THE BRITISH LIBRARY

American Collections blog

10 posts categorized "Research"

25 October 2012

Lions and Pink Slips

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I am in Philadelphia at the moment, spending four weeks at The Library Company thanks to a short-term fellowship.  While I'm here, I'll try and post the occasional update, partly about Philadelphia and the U.S. (it is election month, after all) and also about some of the research I'm doing on the production and consumption of early American newspapers.

There are a number of Fellows here at the same time, and the Library has a very sensible tradition of a regular seminar in which we present our programme of work. I heard about a fascinating project to follow how the image of Confucius was spread and shaped in the Antebellum period, and spent twenty minutes talking through my own project.  However, I couldn't help but have my attention drawn to something that was starting me in the face in the bookshelf on the left: a golden lion's face.

This was the famous 'Lion's Mouth' suggestion box, introduced by Benjamin Franklin as one of the founders of the Library in about 1750.  You can see a picture of it here.  The text reads, 

GENTLEMEN

ARE REQUESTED

To deposit in the 

Lion's Mouth

THE

TITLES OF SUCH BOOKS

As they may wish to have

IMPORTED

I am rather jealous of this.  At the British Library, we welcome suggestions for acquistions (from Gentlewomen as well as Gentlemen), but by the far more prosaic method of an email to americas@bl.uk or via the Reading Rooms' 'pink slips' as they are known.  I hereby start a campaign for the St Pancras equivalent of the Lion's Mouth.  But what creature would be suitable for our own reading room?

Suggestions below, or Tweet them to @_Americas.

 

[M.S.]

13 June 2012

From the Collections: Seneca Snakeroot

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Team Americas' intern, Brendan, has been using the Library's early American science materials, here's what he found:

Seneca Snakeroot (illustration)
A botanical illustration of Seneca Rattlesnake Root printed in ‘An Epistle to Dr. R. Mead Concerning the Epidemical Diseases of Virginia …’ (1738) [BL Shelfmark 1170.f.13]

Every once in a while, you stumble across something that really catches your attention.  Perhaps it stirs up a memory, excites a childhood interest or fulfils a passing curiosity.  For me, it was a combination of all of the above.  I had the pleasure of coming across a rather nondescript book in a long list of early American science-related materials that the Library houses, which contained fascinating primary medical research for a wonder-drug that found its way into the hands of an American physician via the Seneca First Nations.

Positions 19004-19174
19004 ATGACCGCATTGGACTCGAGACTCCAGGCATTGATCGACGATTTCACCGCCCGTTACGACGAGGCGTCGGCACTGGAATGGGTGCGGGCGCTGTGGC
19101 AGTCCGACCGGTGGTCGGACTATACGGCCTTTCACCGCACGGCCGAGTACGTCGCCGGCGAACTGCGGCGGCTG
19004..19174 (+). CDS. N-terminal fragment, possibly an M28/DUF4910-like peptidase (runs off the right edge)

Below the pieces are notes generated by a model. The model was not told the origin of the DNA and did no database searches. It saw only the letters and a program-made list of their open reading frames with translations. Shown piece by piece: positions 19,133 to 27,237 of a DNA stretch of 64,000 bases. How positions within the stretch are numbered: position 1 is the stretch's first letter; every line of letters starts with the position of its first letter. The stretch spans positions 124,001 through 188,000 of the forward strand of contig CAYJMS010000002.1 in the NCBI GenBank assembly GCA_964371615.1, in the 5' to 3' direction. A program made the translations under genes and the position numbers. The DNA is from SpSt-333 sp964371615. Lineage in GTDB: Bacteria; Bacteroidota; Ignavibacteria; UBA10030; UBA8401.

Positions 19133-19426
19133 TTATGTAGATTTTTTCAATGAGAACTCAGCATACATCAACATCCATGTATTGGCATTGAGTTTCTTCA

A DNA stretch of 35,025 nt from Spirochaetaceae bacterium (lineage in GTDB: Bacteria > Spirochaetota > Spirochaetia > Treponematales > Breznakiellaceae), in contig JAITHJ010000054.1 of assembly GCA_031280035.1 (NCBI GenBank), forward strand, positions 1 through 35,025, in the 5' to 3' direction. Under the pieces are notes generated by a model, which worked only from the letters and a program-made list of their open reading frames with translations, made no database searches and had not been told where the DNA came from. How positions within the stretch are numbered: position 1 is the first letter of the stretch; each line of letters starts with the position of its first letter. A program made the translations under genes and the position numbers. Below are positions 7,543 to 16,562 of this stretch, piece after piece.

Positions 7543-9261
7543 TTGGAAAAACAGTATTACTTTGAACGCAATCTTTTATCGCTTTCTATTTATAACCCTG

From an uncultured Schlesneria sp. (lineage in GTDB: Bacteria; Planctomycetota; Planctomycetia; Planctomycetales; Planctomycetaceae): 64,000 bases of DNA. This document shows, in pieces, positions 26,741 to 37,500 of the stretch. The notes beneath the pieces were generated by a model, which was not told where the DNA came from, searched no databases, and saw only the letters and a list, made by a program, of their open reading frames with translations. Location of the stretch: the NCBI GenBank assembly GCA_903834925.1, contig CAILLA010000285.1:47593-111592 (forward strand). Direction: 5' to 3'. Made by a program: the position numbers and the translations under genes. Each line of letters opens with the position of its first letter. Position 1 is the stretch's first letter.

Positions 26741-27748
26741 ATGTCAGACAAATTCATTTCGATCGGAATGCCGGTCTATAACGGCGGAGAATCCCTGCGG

In ‘An Epistle to Dr. R. Mead Concerning the Epidemical Diseases of Virginia …’ [BL Shelfmark: 1170.f.13], published in 1738, Dr. John Tennant set out to demonstrate the real and potential benefits of providing preparations of Seneca Rattlesnake Root to patients suffering from diseases of the lung.  While the Seneca First Nations have used the root as a cure for venomous rattlesnake bites for centuries, Dr. Tennant, having seen the treatment in action, noted similarities between some of the symptoms of a snakebite and the respiratory diseases which plagued Virginians (namely pleurisy and peripneumony).  As a result, he predicted that an infusion of the root might yield positive outcomes in both cases.  He tested his hypothesis directly on his patients with careful consideration of their well-being and was met with some spectacular results.  Some of the stories that he includes are exciting to say the least, with near misses and great triumphs! 

This book provides a wonderful, and fairly easy-to read, snapshot of European medical practice in the Americas at the beginning of the eighteenth century.  Along with the application of the root infusions, Dr. Tennant explains how this new treatment fit into contemporary medical theory, discussing it in combination with bloodletting and taking the cardinal humours into consideration.  This document and others like it in the Library’s collections not only provide us with a window into eighteenth century science, but also serve as an ethnobotanical record outlining the uses of exotic plants and their relation to indigenous knowledge.  It highlights the First Nation’s willingness to share ancient information and collaborate with the settlers.  This book can be seen as a bridge between cultures, linking Europe to the Seneca and other First Nations groups.

At around the time that this book was published, Seneca Rattlesnake Root was arriving in Europe for the first time.  It would later become a mainstay of the nineteenth century pharmacist’s cabinet as a treatment for pneumonia.  Today, it is harvested in North America by the First Nations and sold all over the world to ease the symptoms of respiratory ailments.  It regularly appears as an ingredient in cough medicines and in drugs produced to treat bronchitis and asthma.  For additional information visit the Government of Canada’s ‘Seneca Snakeroot’ information page here.

[BAC]